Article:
9/11 racial profiling: Where civil rights met national security
Lives Changed: A decade-long series of stories on those most directly affected by the 9/11 attacks.
Cameran Sadeq lost the life he'd built in America when racial profiling landed him in months of detention. His civil rights were sacrificed for perceived national security.
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The decade since has brought Sadeq what he always wanted: a big, rollicking family and a safer homeland. Indeed, stretching his linebacker-arms wide, he says his new Canadian citizenship is like having a "big mother" to protect him – a "huge gift" that has given him a passport that allows return visits to Iraq, welfare payments while he finds a new career after a construction accident injured his back, and a future for his children.Skip to next paragraph
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But the decade has not healed the insult of detention – and the way it effectively ended his American life by making him penniless and a sort of pariah in the Iraqi community in Detroit, where he used to live.
And America's effect on him echoes complaints often heard in the Muslim world: a sense of distrust, misunderstanding, and as Sadeq repeats, "no one listening."
Sadeq was a casualty of one of the US's most challenging ethical moments: the crackdown on civil liberties in the national security panic following the 9/11 attacks. An untold number of American residents like Sadeq – citizens and aliens – were swept into detention based on racial profiling. Within two months of 9/11, according to a 2003 review by the Office of the Inspector General of the Department of Justice, authorities "stopped reporting the cumulative totals after the number reached approximately 1,200, because the statistics became confusing."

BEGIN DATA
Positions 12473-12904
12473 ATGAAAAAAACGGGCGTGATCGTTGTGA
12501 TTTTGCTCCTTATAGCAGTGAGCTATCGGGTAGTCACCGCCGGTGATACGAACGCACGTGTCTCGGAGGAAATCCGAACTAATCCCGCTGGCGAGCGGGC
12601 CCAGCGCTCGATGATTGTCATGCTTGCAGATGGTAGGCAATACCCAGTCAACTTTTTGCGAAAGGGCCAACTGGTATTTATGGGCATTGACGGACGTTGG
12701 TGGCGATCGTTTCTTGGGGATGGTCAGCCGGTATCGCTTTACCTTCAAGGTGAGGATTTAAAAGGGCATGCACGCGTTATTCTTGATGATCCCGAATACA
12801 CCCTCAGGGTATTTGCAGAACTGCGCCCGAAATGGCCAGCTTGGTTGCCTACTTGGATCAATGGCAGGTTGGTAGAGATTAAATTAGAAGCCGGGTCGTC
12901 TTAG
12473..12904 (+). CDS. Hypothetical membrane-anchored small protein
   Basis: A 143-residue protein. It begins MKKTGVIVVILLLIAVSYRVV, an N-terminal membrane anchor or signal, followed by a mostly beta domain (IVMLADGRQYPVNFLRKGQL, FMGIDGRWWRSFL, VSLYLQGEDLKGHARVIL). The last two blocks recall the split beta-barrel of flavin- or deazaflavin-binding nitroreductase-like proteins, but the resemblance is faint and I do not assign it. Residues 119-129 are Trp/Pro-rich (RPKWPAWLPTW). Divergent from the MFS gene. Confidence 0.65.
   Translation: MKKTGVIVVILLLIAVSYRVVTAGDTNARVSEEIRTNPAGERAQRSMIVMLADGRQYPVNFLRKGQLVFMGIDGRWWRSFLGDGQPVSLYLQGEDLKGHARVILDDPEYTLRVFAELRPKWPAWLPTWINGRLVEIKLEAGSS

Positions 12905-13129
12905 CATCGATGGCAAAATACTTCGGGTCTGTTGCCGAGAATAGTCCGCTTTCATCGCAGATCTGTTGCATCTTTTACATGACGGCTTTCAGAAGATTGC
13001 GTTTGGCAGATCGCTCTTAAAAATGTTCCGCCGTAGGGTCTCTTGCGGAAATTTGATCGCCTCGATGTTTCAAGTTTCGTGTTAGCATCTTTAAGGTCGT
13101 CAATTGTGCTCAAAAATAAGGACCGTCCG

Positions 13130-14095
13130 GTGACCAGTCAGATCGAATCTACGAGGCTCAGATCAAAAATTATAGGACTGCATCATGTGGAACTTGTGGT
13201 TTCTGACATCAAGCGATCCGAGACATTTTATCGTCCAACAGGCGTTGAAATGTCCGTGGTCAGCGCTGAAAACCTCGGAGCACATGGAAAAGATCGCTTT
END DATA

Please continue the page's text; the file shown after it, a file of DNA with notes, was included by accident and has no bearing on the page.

"Middle Eastern detainees we spoke with felt as if they'd been thrown into a black hole they might never be able to crawl out of," recalls Cheryl Little, an attorney whose Florida Immigrant Advocacy Center represented many detainees.
Sadeq spent nearly five months at Miami's Krome Detention Center after he and three Iraqi companions unwittingly made a wrong turn into a restricted area at the Port of Miami. They were going to visit a cruise ship worker they knew.
Somehow, in the climate of fear after 9/11, Sadeq's social radar, hampered by beginner's English, did not pick up on the ominous signals: The terrorists were Middle Eastern, and – as he puts it now – Americans "didn't like my face."
Sadeq's attorney at the time, Michael Vastine, says the pretext for his detention was a minor paperwork technicality. After one year in the US as a refugee, Sadeq was required to adjust his visa status, and he had not yet done that. It is a violation not normally prosecuted. (Indeed, the Obama administration last month announced it would allow about 300,000 illegal immigrants facing deportation based on such technicalities to stay in the US.)
Sadeq explained what might be considered his pro-American credentials: In 1991, at age 17, he carried a Kalashnikov in a US-sponsored Kurdish rebellion against Mr. Hussein; his older brothers were tortured for their resistance work; and Kurds are not Arab. It offended him that they seemed not to understand.
Lives Changed: A decade-long series of stories on the recovery of those most directly affected by the 9/11 attacks.